Friday, August 03, 2007

Surviving in Space Without a Spacesuit

According to a recent Slate explainer, you can do it. Not for long. At most, you can go about 15 seconds without a suit in the void of space, but you don’t want to test it out because you’ll probably die a pretty miserable death in the process.

Among other things, you’ve got all kinds of extreme temperatures to deal with (from 200 below to 200 above zero, Fahrenheit), ultraviolet rays stray meteorites, and of course, this whole business of a vacuum. No, vacuums are not good for people.

In a vacuum, I learned at Slate, not only is there no oxygen to breathe (that’s actually the least of your worries), but you have to worry about the horror of ebullism (no, not embolism, more on that later, right now we’re talking ebullism). What’s that? Glad you asked. I was wondering the same thing. It turns out that in a vacuum, “reduction in pressure causes the boiling point of bodily fluids to decrease below the body's normal temperature.”

In a 1965 accident, a NASA test subject was exposed to near-vacuum conditions without the benefit of a spacesuit. It took about 14 seconds for him to pass out. The last thing he remembers before losing consciousness is the saliva on his tongue boiling.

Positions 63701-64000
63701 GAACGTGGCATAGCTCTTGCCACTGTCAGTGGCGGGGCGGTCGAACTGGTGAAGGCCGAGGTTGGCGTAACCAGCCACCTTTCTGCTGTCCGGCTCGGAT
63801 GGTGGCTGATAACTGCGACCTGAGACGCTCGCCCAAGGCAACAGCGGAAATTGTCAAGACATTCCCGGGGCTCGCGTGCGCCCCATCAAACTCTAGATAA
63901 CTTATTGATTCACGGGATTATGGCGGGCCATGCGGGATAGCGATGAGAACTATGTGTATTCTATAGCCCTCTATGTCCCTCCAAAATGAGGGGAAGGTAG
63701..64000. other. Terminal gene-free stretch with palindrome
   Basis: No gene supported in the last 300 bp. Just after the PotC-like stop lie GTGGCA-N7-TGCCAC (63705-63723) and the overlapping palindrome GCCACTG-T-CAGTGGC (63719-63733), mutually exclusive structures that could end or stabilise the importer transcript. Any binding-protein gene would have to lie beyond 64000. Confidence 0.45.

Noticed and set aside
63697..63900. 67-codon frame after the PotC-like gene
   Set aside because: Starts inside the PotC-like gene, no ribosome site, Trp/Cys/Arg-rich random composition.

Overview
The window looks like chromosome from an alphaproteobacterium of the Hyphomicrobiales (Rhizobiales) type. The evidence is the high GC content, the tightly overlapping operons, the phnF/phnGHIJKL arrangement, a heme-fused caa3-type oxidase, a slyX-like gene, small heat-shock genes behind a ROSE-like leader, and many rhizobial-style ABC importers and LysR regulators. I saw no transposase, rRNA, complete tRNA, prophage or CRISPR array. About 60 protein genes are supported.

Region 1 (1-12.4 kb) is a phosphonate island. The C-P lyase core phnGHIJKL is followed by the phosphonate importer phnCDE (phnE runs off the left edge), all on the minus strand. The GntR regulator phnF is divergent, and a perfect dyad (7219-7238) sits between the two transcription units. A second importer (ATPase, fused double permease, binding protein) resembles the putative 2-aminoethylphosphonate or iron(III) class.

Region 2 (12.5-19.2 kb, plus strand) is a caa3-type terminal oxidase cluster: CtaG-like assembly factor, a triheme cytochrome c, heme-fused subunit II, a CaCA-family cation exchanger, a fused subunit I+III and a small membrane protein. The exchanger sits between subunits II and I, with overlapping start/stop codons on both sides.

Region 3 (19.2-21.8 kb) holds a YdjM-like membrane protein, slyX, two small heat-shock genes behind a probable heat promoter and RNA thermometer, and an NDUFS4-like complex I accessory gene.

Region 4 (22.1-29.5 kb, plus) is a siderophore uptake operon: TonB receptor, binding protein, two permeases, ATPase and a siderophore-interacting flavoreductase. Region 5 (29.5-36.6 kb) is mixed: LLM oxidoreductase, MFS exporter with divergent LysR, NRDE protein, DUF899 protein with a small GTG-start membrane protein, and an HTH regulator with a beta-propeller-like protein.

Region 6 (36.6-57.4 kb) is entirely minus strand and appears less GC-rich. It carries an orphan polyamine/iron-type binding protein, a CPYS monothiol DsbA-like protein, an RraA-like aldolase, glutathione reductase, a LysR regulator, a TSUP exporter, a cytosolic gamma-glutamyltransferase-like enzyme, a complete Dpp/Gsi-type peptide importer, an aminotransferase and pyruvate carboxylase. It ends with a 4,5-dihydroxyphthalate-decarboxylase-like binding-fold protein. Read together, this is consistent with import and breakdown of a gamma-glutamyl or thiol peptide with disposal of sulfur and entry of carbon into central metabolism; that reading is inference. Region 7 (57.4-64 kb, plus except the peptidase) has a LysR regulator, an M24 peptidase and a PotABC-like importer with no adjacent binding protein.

Oh, embolism. If you don’t expel all the air from your lungs before heading into space without a NASA-approved spacesuit, the air in your lungs will expand, burst your lungs for starters, and then send air bubbles into your blood vessels. That’s an embolism, yet another unpleasant consequence of floating through space without the right gear.

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I started pound360 to channel my obsession with vitamins, running and the five senses. Eventually, I got bored focusing on all that stuff, so I came back from a one month hiatus in May of 2007 (one year after launching Pound360) and broadened my mumblings here to include all science.